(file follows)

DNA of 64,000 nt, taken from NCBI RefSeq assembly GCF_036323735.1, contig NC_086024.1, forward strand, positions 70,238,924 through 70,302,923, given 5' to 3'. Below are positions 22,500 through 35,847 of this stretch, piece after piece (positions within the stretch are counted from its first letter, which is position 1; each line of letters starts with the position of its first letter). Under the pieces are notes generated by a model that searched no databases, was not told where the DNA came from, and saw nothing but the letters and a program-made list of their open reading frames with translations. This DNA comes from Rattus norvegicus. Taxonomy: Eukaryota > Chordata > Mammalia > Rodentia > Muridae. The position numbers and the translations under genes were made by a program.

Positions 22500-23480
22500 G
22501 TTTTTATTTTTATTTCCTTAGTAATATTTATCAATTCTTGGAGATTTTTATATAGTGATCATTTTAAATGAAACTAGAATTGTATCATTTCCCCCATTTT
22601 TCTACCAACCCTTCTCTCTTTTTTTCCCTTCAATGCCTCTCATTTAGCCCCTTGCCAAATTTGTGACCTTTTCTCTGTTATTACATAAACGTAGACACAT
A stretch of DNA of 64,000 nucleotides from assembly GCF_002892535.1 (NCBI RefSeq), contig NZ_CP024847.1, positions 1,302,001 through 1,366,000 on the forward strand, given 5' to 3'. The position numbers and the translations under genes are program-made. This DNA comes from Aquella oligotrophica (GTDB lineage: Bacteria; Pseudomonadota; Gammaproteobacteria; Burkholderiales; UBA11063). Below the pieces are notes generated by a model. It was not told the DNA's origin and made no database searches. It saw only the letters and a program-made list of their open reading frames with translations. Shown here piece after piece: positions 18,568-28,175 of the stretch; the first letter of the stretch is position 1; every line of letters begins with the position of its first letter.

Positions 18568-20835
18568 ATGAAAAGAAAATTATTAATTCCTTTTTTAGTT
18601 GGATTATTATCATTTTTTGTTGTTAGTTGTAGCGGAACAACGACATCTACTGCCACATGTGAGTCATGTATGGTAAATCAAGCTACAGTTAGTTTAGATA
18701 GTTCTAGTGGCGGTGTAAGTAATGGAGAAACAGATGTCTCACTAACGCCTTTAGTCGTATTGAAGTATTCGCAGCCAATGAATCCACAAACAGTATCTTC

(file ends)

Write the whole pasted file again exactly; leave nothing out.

DNA of 64,000 nt, taken from NCBI RefSeq assembly GCF_036323735.1, contig NC_086024.1, forward strand, positions 70,238,924 through 70,302,923, given 5' to 3'. Below are positions 22,500 through 35,847 of this stretch, piece after piece (positions within the stretch are counted from its first letter, which is position 1; each line of letters starts with the position of its first letter). Under the pieces are notes generated by a model that searched no databases, was not told where the DNA came from, and saw nothing but the letters and a program-made list of their open reading frames with translations. This DNA comes from Rattus norvegicus. Taxonomy: Eukaryota > Chordata > Mammalia > Rodentia > Muridae. The position numbers and the translations under genes were made by a program.

Positions 22500-23480
22500 G
22501 TTTTTATTTTTATTTCCTTAGTAATATTTATCAATTCTTGGAGATTTTTATATAGTGATCATTTTAAATGAAACTAGAATTGTATCATTTCCCCCATTTT
22601 TCTACCAACCCTTCTCTCTTTTTTTCCCTTCAATGCCTCTCATTTAGCCCCTTGCCAAATTTGTGACCTTTTCTCTGTTATTACATAAACGTAGACACAT
A stretch of DNA of 64,000 nucleotides from assembly GCF_002892535.1 (NCBI RefSeq), contig NZ_CP024847.1, positions 1,302,001 through 1,366,000 on the forward strand, given 5' to 3'. The position numbers and the translations under genes are program-made. This DNA comes from Aquella oligotrophica (GTDB lineage: Bacteria; Pseudomonadota; Gammaproteobacteria; Burkholderiales; UBA11063). Below the pieces are notes generated by a model. It was not told the DNA's origin and made no database searches. It saw only the letters and a program-made list of their open reading frames with translations. Shown here piece after piece: positions 18,568-28,175 of the stretch; the first letter of the stretch is position 1; every line of letters begins with the position of its first letter.

Positions 18568-20835
18568 ATGAAAAGAAAATTATTAATTCCTTTTTTAGTT
18601 GGATTATTATCATTTTTTGTTGTTAGTTGTAGCGGAACAACGACATCTACTGCCACATGTGAGTCATGTATGGTAAATCAAGCTACAGTTAGTTTAGATA
18701 GTTCTAGTGGCGGTGTAAGTAATGGAGAAACAGATGTCTCACTAACGCCTTTAGTCGTATTGAAGTATTCGCAGCCAATGAATCCACAAACAGTATCTTC